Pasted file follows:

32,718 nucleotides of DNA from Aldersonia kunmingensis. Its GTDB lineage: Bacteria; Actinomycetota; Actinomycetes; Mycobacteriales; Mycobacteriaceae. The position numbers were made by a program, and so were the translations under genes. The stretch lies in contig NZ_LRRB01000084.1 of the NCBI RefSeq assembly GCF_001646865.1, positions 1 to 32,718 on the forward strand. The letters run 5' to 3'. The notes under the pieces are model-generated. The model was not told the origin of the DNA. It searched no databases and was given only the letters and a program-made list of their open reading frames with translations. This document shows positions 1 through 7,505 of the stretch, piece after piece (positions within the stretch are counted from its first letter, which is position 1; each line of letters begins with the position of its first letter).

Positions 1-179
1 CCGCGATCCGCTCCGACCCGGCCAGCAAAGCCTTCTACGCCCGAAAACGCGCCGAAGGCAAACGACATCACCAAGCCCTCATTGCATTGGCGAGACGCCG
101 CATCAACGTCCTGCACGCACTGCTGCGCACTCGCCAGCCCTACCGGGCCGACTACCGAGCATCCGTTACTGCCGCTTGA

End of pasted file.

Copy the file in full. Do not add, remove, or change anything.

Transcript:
32,718 nucleotides of DNA from Aldersonia kunmingensis. Its GTDB lineage: Bacteria; Actinomycetota; Actinomycetes; Mycobacteriales; Mycobacteriaceae. The position numbers were made by a program, and so were the translations under genes. The stretch lies in contig NZ_LRRB01000084.1 of the NCBI RefSeq assembly GCF_001646865.1, positions 1 to 32,718 on the forward strand. The letters run 5' to 3'. The notes under the pieces are model-generated. The model was not told the origin of the DNA. It searched no databases and was given only the letters and a program-made list of their open reading frames with translations. This document shows positions 1 through 7,505 of the stretch, piece after piece (positions within the stretch are counted from its first letter, which is position 1; each line of letters begins with the position of its first letter).

Positions 1-179
1 CCGCGATCCGCTCCGACCCGGCCAGCAAAGCCTTCTACGCCCGAAAACGCGCCGAAGGCAAACGACATCACCAAGCCCTCATTGCATTGGCGAGACGCCG
101 CATCAACGTCCTGCACGCACTGCTGCGCACTCGCCAGCCCTACCGGGCCGACTACCGAGCATCCGTTACTGCCGCTTGA